Updated Comparison of Municipal Funding Support for Affordable Housing

September 4, 2021
Housing<< Home

In August 2021, Halifax Regional Municipality made a commitment of $500K towards homelessness, a contribution it will make annually. In September 2021, HRM made a commitment of $400K towards affordable housing. An allowance of $100K has been included for affordable housing funded through community and district grants. In September, the Nova Scotia Department of Municipal Affairs and Housing confirmed there is nothing in the Municipal Government Act or HRM Charter prohibiting HRM from investing in affordable housing.

Municipal governments can help incentivize the development of affordable housing in many different ways. Financial contributions are a relatively recent trend and are sometimes used to help secure or augment federal or provincial financing for affordable housing.

Financial contributions from eight Atlantic Canadian municipalities were reviewed to illustrate the role that local governments are playing in affordable housing. Per capita comparisons help pinpoint the level of funding support irrespective of the size of the municipality.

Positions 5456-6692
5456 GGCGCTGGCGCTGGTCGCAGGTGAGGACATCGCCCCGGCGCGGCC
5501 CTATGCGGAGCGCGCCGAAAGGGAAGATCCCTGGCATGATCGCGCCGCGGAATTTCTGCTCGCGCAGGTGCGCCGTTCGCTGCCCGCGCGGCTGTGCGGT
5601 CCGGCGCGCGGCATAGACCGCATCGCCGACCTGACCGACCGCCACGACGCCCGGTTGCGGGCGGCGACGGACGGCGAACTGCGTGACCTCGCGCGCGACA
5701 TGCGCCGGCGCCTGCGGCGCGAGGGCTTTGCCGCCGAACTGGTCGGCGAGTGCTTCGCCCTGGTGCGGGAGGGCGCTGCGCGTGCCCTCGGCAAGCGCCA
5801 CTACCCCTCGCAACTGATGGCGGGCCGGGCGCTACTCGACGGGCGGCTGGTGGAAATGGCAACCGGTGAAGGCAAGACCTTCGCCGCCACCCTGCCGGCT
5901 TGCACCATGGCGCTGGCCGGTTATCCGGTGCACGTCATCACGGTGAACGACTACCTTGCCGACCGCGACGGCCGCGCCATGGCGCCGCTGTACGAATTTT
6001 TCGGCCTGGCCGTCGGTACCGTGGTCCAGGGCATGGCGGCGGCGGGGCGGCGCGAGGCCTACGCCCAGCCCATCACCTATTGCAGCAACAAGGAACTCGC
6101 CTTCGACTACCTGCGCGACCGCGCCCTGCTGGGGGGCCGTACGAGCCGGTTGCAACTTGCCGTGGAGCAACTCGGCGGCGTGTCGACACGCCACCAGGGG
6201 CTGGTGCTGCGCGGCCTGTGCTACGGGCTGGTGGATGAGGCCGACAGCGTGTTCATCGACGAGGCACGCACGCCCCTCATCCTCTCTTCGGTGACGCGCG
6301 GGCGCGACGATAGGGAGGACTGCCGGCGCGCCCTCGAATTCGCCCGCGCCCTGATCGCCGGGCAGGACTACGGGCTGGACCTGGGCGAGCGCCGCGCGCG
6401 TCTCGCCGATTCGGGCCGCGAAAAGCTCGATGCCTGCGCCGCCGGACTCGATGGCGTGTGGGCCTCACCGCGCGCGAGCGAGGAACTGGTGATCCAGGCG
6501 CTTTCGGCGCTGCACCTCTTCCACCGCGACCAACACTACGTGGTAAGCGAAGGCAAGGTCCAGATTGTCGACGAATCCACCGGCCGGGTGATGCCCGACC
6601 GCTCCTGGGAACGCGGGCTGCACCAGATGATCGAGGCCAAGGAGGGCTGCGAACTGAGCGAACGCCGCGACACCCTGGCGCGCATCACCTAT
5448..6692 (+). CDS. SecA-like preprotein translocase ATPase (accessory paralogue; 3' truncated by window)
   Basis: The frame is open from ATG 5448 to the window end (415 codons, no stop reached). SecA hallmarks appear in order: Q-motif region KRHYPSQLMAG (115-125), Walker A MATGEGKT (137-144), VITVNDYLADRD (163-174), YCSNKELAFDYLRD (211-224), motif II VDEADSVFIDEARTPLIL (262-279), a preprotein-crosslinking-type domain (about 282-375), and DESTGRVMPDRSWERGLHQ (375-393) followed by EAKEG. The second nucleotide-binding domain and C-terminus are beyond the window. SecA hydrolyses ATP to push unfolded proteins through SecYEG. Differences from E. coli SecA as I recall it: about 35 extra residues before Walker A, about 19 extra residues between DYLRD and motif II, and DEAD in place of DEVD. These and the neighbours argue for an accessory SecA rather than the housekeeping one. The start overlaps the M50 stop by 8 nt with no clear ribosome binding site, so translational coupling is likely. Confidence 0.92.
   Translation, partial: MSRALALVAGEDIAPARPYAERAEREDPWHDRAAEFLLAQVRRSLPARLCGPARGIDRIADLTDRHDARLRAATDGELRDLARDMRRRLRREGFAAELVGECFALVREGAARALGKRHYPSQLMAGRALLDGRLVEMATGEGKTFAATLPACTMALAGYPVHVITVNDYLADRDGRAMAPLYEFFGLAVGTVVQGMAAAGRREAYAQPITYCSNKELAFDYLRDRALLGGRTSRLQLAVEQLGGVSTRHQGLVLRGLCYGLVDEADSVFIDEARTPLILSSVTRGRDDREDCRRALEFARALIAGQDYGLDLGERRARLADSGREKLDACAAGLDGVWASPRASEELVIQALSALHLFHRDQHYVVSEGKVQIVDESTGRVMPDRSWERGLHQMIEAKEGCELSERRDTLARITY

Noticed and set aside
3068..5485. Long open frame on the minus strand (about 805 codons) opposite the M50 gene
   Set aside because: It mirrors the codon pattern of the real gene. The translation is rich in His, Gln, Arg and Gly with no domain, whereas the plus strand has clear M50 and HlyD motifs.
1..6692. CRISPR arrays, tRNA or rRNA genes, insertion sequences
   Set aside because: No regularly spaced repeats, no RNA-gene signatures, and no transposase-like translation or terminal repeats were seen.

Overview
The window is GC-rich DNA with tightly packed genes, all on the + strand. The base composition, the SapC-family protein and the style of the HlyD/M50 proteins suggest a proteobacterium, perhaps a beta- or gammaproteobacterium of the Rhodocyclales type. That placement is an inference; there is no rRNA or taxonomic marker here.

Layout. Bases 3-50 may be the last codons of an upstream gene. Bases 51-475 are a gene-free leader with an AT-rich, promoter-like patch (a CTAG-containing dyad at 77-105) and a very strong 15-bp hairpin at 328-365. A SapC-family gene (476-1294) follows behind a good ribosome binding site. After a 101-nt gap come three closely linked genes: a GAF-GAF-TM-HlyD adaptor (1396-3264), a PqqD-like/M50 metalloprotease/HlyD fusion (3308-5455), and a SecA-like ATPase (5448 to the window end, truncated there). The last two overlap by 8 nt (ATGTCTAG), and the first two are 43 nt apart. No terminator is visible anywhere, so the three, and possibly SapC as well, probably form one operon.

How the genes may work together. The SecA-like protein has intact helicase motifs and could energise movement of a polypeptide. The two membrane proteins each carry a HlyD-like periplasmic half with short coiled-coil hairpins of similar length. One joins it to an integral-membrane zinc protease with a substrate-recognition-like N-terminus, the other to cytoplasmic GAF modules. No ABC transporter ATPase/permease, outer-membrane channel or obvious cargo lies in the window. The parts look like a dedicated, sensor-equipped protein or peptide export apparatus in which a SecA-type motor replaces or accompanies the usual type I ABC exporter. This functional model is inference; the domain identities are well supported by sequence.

Information presented below (as of September 2021) includes the amount of funding, number of fiscal years that funding is being made available and how the municipal funding is being used. The most recent population statistics were used to calculate the per capita comparisons.

This review looks at municipal financial support only. The value of any donated land has not been included, but where known, donated land is noted. Most municipal governments will waive building permit fees for non-profit housing – these amounts have not been included. The value of any waived property taxes has not been included. Flow-through funding from other
levels of government, for example CMHC’s Rapid Housing program, has not been included.

A Note About Dieppe, New Brunswick

The City of Dieppe has made a substantial commitment to developing mixed income housing by creating a land bank in its downtown. Dieppe purchased 13 acres of downtown property and has adopted a mixed income housing strategy as the foundation for its Downtown Development Plan. Dieppe also makes an $11K grant available per underground parking space for mixed income housing projects being developed in its downtown.

Download PDF
To receive Mr. Harrison's occasional blog on planning matters, please register here.
David Harrison

David Harrison is an urban planner and development consultant based in Dartmouth, Nova Scotia.


Related Posts

Get the latest articles in your inbox

Thank you! Your submission has been received!
Watch your inbox for blog updates from Dave Harrison.

Oops! Something went wrong while submitting the form